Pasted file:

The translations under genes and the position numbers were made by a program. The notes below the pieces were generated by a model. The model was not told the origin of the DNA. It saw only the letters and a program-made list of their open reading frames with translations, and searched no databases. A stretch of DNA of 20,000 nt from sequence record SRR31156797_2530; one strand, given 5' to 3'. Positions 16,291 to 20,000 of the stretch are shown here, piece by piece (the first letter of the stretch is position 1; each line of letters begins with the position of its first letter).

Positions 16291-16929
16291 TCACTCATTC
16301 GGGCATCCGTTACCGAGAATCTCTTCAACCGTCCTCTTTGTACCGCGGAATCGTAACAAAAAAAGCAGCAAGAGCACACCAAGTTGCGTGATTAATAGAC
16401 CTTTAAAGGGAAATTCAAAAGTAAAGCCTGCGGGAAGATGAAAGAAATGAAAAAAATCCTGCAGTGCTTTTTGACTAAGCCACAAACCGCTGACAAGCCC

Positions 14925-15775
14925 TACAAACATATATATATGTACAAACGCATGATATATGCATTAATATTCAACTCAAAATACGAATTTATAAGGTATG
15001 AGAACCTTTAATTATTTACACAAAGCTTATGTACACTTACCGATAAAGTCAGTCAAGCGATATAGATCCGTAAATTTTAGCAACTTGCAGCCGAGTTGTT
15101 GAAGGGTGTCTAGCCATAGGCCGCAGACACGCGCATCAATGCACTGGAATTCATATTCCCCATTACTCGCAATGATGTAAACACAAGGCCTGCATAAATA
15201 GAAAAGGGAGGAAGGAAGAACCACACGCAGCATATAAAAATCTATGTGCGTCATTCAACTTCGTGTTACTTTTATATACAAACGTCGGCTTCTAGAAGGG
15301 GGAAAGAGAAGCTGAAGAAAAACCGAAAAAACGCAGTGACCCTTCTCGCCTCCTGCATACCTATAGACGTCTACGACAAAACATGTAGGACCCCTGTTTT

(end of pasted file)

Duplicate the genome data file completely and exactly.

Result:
The translations under genes and the position numbers were made by a program. The notes below the pieces were generated by a model. The model was not told the origin of the DNA. It saw only the letters and a program-made list of their open reading frames with translations, and searched no databases. A stretch of DNA of 20,000 nt from sequence record SRR31156797_2530; one strand, given 5' to 3'. Positions 16,291 to 20,000 of the stretch are shown here, piece by piece (the first letter of the stretch is position 1; each line of letters begins with the position of its first letter).

Positions 16291-16929
16291 TCACTCATTC
16301 GGGCATCCGTTACCGAGAATCTCTTCAACCGTCCTCTTTGTACCGCGGAATCGTAACAAAAAAAGCAGCAAGAGCACACCAAGTTGCGTGATTAATAGAC
16401 CTTTAAAGGGAAATTCAAAAGTAAAGCCTGCGGGAAGATGAAAGAAATGAAAAAAATCCTGCAGTGCTTTTTGACTAAGCCACAAACCGCTGACAAGCCC

Positions 14925-15775
14925 TACAAACATATATATATGTACAAACGCATGATATATGCATTAATATTCAACTCAAAATACGAATTTATAAGGTATG
15001 AGAACCTTTAATTATTTACACAAAGCTTATGTACACTTACCGATAAAGTCAGTCAAGCGATATAGATCCGTAAATTTTAGCAACTTGCAGCCGAGTTGTT
15101 GAAGGGTGTCTAGCCATAGGCCGCAGACACGCGCATCAATGCACTGGAATTCATATTCCCCATTACTCGCAATGATGTAAACACAAGGCCTGCATAAATA
15201 GAAAAGGGAGGAAGGAAGAACCACACGCAGCATATAAAAATCTATGTGCGTCATTCAACTTCGTGTTACTTTTATATACAAACGTCGGCTTCTAGAAGGG
15301 GGAAAGAGAAGCTGAAGAAAAACCGAAAAAACGCAGTGACCCTTCTCGCCTCCTGCATACCTATAGACGTCTACGACAAAACATGTAGGACCCCTGTTTT